This means the adjusted operating cash flow in the first half of the year is approximately $551M. We also see the capex was approximately $361M for a free cash flow result of $190M. Based on the current share count of approximately 308M shares, the free cash flow per share was $0.62. Higher than the reported net income but not that much higher.
That’s because Graphic Packaging has front loaded this year’s capex. A simple comparison with the updated full-year guidance clearly shows the majority of this year’s capex plans has already been spent now.
Even if we would use the higher end of the capex guidance of $500M, this implies the H2 capex will be just around $150M, a decrease of more than 50% while the operating cash flows will remain stable. The image above now also allows us to calculate the anticipated free cash flow result. And to err on the cautious side, I will use the most conservative approach here.
With an EBITDA of $1.5B, a capex of $500M and $260M in cash and interest, the adjusted free cash flow this year will be $740M. That’s approximately $2.40/share.
There’s one caveat here: The cash taxes are relatively low at $60-80M but during the conference call it became clear Graphic doesn’t expect to be a material cash taxpayer before 2024-2025. While a higher tax bill is undoubtedly coming, Graphic has some time. And in these 2-3 years it will likely be able to hike the EBITDA further by $50-100M while the cash interest expenses will decrease as the company repays its debt. So even though GPK is currently benefiting from an advantageous tax treatment which has a finite life, I don’t expect a material change in the after-tax free cash flow once GPK sees its tax-related cash outflow normalize.
I think the market is still misinterpreting Graphic Packaging Holding due to a combination of factors. First of all, the EPS was severely held back by an impairment charge, and excluding this, the H1 EPS would likely have been closer to $1/share. Secondly, the capex was very much front-loaded and the capex in the second semester will be substantially lower than in the first semester. This will allow Graphic Packaging to show the market the strength of its underlying business and rapidly reduce the net debt as a direct consequence. Later this year a $250M 4.875% bond will mature (in November) and Graphic Packaging should have enough cash on hand to just fully pay off this debt at maturity, saving about $12M in interest expenses on an annual basis. This would increase the free cash flow per share by $0.03 per year.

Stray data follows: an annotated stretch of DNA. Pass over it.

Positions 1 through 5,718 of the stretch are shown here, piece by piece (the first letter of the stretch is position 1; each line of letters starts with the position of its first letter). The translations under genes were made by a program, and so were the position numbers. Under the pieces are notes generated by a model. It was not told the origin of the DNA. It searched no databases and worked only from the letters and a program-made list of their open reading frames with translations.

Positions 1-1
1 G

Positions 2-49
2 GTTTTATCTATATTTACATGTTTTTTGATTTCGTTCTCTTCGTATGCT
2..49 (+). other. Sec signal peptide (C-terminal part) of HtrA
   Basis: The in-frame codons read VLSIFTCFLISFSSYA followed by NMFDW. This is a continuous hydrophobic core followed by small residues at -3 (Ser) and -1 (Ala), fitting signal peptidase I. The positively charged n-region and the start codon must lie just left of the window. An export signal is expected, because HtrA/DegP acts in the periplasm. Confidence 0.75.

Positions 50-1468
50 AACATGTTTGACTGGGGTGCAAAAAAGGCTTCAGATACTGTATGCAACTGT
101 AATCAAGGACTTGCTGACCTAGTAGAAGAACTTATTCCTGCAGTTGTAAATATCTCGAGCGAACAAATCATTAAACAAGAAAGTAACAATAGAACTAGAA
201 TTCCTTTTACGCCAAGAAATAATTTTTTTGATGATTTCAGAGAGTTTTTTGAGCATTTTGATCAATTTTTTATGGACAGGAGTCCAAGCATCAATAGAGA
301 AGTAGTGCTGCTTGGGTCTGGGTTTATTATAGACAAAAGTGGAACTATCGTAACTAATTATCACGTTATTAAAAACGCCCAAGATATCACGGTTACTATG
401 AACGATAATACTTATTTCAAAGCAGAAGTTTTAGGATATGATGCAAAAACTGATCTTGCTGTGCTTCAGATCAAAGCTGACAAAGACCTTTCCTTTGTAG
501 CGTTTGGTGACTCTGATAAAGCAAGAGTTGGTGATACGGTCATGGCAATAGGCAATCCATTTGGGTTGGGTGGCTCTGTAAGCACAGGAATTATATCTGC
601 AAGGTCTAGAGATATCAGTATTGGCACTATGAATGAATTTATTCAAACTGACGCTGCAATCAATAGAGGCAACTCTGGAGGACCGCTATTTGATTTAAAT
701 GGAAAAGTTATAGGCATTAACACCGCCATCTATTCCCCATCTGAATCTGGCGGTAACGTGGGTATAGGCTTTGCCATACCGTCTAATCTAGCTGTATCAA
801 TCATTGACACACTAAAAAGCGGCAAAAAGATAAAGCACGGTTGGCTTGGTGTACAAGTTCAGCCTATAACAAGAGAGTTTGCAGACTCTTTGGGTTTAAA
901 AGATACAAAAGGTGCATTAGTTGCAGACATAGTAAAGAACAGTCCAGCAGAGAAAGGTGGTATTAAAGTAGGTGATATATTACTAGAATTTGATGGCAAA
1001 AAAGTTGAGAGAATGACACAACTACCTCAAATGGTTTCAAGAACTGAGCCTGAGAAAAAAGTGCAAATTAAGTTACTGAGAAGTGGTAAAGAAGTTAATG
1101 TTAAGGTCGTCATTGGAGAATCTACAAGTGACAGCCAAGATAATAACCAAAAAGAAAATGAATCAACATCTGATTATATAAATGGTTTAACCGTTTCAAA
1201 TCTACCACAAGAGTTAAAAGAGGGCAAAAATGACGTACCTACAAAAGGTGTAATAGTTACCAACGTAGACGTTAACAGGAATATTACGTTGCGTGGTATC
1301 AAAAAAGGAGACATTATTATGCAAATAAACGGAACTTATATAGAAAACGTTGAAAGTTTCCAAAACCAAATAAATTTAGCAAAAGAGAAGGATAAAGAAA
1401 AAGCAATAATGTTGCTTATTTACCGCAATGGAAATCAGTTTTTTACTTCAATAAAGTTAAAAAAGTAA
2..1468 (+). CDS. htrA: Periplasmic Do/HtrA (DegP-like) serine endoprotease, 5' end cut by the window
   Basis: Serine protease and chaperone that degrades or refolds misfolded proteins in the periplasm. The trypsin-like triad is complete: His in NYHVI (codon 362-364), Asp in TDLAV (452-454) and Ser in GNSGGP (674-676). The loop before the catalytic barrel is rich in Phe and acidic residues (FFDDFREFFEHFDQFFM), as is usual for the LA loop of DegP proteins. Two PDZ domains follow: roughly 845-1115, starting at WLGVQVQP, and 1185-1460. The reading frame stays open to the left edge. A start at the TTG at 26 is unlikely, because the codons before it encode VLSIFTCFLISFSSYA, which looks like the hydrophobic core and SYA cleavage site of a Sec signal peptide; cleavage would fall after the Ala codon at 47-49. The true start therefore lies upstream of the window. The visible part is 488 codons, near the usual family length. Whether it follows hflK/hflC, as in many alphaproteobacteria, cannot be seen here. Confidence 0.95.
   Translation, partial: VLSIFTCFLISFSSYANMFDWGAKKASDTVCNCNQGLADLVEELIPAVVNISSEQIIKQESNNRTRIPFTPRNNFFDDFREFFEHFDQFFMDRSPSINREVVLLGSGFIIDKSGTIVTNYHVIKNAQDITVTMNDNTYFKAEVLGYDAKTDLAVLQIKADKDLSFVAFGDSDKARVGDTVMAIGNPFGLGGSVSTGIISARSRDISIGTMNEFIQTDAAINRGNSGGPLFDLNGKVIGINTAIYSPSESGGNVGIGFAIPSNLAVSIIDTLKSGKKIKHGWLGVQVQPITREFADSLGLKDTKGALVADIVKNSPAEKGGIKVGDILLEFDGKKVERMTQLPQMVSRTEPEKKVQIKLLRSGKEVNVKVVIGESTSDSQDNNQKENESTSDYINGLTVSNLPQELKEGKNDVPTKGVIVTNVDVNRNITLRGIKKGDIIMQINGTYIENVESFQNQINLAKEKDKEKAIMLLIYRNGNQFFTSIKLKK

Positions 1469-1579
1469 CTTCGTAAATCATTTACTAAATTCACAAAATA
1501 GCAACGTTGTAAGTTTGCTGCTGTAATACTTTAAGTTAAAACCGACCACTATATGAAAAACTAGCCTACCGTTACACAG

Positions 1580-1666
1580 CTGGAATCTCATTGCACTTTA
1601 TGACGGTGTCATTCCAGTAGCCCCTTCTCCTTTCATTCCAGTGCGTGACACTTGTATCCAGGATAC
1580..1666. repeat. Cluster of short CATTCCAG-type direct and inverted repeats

Considering the corporate will doubtless report an underlying free money circulate of $2.40 per share, I feel the stock ought to be valued at $30. Not solely would this symbolize an 8% free money circulate yield, it additionally would symbolize a a number of of simply over 9 on an EV/EBITDA foundation. And that a number of will lower quick as GPK solely pays a$0.30 dividend on an annual foundation which suggests it wants lower than $100M to cowl the dividend. The consequence is that there will probably be in extra of $600M per yr on the desk to quickly cut back the online debt. Assuming a internet debt lower to $4.5B by the top of subsequent yr, the present share worth represents an EV/EBITDA a number of of seven.3 (and quickly lowering).